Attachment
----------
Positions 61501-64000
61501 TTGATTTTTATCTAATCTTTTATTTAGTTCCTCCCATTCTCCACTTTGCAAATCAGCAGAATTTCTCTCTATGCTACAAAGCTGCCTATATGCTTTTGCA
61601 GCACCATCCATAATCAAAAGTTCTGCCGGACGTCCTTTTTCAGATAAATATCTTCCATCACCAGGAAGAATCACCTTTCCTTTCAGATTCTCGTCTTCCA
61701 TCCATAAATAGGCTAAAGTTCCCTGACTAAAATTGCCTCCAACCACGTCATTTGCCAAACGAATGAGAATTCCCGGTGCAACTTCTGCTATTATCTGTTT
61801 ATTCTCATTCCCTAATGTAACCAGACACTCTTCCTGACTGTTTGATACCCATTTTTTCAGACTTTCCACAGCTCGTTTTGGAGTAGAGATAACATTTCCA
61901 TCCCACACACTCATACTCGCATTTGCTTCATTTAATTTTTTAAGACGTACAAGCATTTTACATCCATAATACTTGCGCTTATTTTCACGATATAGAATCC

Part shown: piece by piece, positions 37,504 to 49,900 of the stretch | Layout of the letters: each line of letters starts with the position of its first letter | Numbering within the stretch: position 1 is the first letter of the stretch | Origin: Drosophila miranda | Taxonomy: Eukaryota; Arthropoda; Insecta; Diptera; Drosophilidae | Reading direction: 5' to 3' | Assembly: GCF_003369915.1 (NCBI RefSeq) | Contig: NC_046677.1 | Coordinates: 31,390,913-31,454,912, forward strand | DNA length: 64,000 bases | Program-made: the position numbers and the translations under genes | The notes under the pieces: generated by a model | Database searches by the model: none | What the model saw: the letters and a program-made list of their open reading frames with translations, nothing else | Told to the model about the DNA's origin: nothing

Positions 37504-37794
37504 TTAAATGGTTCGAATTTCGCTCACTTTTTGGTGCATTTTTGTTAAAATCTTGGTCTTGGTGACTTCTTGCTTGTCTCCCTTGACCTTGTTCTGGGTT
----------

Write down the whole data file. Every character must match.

Positions 61501-64000
61501 TTGATTTTTATCTAATCTTTTATTTAGTTCCTCCCATTCTCCACTTTGCAAATCAGCAGAATTTCTCTCTATGCTACAAAGCTGCCTATATGCTTTTGCA
61601 GCACCATCCATAATCAAAAGTTCTGCCGGACGTCCTTTTTCAGATAAATATCTTCCATCACCAGGAAGAATCACCTTTCCTTTCAGATTCTCGTCTTCCA
61701 TCCATAAATAGGCTAAAGTTCCCTGACTAAAATTGCCTCCAACCACGTCATTTGCCAAACGAATGAGAATTCCCGGTGCAACTTCTGCTATTATCTGTTT
61801 ATTCTCATTCCCTAATGTAACCAGACACTCTTCCTGACTGTTTGATACCCATTTTTTCAGACTTTCCACAGCTCGTTTTGGAGTAGAGATAACATTTCCA
61901 TCCCACACACTCATACTCGCATTTGCTTCATTTAATTTTTTAAGACGTACAAGCATTTTACATCCATAATACTTGCGCTTATTTTCACGATATAGAATCC

Part shown: piece by piece, positions 37,504 to 49,900 of the stretch | Layout of the letters: each line of letters starts with the position of its first letter | Numbering within the stretch: position 1 is the first letter of the stretch | Origin: Drosophila miranda | Taxonomy: Eukaryota; Arthropoda; Insecta; Diptera; Drosophilidae | Reading direction: 5' to 3' | Assembly: GCF_003369915.1 (NCBI RefSeq) | Contig: NC_046677.1 | Coordinates: 31,390,913-31,454,912, forward strand | DNA length: 64,000 bases | Program-made: the position numbers and the translations under genes | The notes under the pieces: generated by a model | Database searches by the model: none | What the model saw: the letters and a program-made list of their open reading frames with translations, nothing else | Told to the model about the DNA's origin: nothing

Positions 37504-37794
37504 TTAAATGGTTCGAATTTCGCTCACTTTTTGGTGCATTTTTGTTAAAATCTTGGTCTTGGTGACTTCTTGCTTGTCTCCCTTGACCTTGTTCTGGGTT